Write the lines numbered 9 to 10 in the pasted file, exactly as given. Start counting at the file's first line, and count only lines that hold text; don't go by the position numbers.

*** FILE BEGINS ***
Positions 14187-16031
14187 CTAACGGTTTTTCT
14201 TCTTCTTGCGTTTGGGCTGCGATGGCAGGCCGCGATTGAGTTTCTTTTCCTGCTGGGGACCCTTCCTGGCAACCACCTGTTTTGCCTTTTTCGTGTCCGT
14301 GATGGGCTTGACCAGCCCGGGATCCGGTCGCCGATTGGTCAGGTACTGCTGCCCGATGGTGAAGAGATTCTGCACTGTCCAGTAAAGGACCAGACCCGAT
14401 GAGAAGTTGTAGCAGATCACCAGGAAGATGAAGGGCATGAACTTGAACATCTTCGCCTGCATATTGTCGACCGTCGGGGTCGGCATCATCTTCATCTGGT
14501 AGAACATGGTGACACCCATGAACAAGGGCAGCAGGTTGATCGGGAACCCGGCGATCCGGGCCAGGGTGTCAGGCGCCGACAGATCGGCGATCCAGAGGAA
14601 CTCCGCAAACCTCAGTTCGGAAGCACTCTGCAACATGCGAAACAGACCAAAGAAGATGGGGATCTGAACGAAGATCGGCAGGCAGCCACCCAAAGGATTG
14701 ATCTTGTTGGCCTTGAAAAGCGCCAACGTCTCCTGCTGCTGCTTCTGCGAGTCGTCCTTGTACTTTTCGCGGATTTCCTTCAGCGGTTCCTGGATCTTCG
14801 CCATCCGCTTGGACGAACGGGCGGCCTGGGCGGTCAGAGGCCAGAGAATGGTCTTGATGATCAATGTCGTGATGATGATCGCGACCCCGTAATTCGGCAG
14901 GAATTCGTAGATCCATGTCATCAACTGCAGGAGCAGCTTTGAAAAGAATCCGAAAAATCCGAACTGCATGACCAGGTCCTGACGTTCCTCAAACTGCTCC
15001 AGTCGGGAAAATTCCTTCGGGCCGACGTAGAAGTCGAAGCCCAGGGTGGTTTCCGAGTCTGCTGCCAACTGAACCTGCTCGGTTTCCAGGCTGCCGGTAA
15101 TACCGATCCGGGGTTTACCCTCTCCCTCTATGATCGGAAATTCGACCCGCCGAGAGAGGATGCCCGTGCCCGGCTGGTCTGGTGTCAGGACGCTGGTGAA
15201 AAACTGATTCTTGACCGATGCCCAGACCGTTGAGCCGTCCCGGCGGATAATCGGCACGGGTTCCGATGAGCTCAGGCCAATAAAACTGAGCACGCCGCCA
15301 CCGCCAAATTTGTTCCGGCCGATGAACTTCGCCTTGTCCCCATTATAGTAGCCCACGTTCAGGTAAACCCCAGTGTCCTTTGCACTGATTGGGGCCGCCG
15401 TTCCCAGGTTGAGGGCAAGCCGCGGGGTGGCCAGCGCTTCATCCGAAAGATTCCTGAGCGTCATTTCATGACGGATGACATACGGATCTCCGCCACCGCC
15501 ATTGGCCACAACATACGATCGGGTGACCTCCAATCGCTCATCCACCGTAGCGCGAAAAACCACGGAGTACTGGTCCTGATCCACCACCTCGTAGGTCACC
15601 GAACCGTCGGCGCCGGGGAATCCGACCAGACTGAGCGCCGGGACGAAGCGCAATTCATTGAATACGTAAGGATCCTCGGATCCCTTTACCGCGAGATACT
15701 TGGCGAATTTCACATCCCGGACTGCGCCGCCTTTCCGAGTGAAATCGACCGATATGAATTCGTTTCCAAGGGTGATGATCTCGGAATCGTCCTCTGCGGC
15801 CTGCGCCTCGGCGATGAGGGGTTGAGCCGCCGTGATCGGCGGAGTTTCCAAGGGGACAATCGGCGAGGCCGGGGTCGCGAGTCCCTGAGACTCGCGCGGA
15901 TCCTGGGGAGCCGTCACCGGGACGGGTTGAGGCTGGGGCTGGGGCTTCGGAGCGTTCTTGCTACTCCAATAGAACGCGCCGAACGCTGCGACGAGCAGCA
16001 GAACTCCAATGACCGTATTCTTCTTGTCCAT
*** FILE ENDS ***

14801 CCATCCGCTTGGACGAACGGGCGGCCTGGGCGGTCAGAGGCCAGAGAATGGTCTTGATGATCAATGTCGTGATGATGATCGCGACCCCGTAATTCGGCAG
14901 GAATTCGTAGATCCATGTCATCAACTGCAGGAGCAGCTTTGAAAAGAATCCGAAAAATCCGAACTGCATGACCAGGTCCTGACGTTCCTCAAACTGCTCC